As a writer, twenty-six-year-old Ben Moorad knew that writing could be a powerful force in changing lives. In order to make it accessible to a greater community, he co-founded Write Around Portland, a network of writing groups for people who couldn’t access writing or community because of income, isolation, or other barriers. Write Around Portland, which is now in its seventh year, offers people the opportunity to write and have their writing heard in a supportive, safe environment.
“When you hear the stories of someone different from yourself, and put yourself in their shoes, you have a greater capacity for empathy,” Moorad says. “You’re also more likely to protect their freedoms in other areas.”
The workshops last for ten-week periods, and focus on generating new writing, as well as the revision of existing writing. At the end of the ten weeks, all of the workshop groups come together for a public reading of their work. Katrina survivors, people affected by HIV/AIDS, survivors of domestic violence, seniors in foster care, Vietnam War vets, sexual minority youth, and other groups read and listen to one another.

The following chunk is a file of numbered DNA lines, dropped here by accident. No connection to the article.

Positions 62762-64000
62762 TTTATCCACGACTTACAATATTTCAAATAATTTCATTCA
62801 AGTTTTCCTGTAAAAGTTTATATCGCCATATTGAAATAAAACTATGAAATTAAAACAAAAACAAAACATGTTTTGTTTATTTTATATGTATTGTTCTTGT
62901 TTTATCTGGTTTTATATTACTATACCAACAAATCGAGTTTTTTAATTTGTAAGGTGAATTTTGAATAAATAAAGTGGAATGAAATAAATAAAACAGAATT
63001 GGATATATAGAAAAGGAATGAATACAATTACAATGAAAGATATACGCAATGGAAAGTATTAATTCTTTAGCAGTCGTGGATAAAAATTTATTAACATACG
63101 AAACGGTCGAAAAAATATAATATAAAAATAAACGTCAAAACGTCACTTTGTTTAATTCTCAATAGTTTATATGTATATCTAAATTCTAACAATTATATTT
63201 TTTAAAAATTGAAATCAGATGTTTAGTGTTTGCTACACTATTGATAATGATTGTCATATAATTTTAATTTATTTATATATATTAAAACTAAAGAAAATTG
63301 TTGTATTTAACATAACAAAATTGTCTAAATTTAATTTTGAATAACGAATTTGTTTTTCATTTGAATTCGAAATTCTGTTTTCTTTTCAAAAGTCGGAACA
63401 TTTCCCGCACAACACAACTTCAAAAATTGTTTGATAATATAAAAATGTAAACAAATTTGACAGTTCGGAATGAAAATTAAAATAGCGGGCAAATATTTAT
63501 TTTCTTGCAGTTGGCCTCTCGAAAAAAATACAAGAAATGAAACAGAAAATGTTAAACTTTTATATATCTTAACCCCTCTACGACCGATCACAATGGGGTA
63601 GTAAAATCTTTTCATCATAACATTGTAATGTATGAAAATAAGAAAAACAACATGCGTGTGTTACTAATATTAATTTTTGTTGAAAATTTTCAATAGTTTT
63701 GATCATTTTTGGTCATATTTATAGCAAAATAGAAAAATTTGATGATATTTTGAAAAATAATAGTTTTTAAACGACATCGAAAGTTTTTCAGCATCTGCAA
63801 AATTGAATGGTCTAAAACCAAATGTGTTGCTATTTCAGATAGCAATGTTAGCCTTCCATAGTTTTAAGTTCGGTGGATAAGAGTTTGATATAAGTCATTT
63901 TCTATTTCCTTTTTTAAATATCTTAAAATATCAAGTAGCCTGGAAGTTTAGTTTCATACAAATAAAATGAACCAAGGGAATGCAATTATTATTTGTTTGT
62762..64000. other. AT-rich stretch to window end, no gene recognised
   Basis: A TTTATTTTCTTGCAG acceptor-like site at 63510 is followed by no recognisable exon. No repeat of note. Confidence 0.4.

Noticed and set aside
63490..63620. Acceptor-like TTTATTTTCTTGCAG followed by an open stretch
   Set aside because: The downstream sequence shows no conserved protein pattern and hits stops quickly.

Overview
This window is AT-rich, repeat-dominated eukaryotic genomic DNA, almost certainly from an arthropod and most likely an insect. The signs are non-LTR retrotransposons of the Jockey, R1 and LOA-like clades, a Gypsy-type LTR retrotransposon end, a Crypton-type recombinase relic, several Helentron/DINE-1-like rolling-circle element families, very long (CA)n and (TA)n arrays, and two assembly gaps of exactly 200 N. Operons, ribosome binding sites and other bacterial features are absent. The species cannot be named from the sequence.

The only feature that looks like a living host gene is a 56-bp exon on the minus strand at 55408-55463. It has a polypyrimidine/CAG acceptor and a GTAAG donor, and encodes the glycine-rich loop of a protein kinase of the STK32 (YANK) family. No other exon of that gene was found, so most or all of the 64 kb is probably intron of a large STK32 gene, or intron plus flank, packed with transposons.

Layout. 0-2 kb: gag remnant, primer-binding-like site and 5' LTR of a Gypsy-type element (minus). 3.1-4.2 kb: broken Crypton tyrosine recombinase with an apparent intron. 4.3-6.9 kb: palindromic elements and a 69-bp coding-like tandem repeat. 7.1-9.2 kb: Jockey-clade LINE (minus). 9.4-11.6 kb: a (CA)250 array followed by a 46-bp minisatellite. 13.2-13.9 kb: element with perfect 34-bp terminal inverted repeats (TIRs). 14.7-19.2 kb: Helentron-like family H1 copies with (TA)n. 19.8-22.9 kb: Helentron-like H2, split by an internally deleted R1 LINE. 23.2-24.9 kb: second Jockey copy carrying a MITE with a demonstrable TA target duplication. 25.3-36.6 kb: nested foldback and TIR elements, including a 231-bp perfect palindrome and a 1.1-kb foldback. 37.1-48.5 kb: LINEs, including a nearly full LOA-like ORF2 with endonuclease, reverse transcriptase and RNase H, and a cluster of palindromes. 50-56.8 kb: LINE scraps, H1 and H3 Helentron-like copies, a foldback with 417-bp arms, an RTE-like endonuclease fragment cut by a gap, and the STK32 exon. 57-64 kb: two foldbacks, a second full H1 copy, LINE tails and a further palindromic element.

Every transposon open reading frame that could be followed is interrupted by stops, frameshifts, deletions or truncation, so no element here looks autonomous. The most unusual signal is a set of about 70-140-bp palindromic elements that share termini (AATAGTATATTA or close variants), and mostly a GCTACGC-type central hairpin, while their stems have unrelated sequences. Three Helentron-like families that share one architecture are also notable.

“If people are given the space to express their fears, their desires, their fantasies, and their histories, it has an inherently humanizing effect,” Moorad says. “Speaking and listening to each other, in community, helps us recognize one another’s innate humanity.” Moorad gives as an example the term “welfare queens,” saying: “If you don’t actually know anybody on welfare, terms like that shape your thinking. But if you know or speak with someone on welfare, you know that isn’t their experience. And once you’ve heard their stories, you can’t reduce them to stereotypes.”
Write Around Portland has run over two hundred and forty ten-week workshops, and has helped nearly two thousand people access writing in community. Enrollment in the Write Around Portland workshops is currently overflowing. The program is trying to increase the number of workshops offered.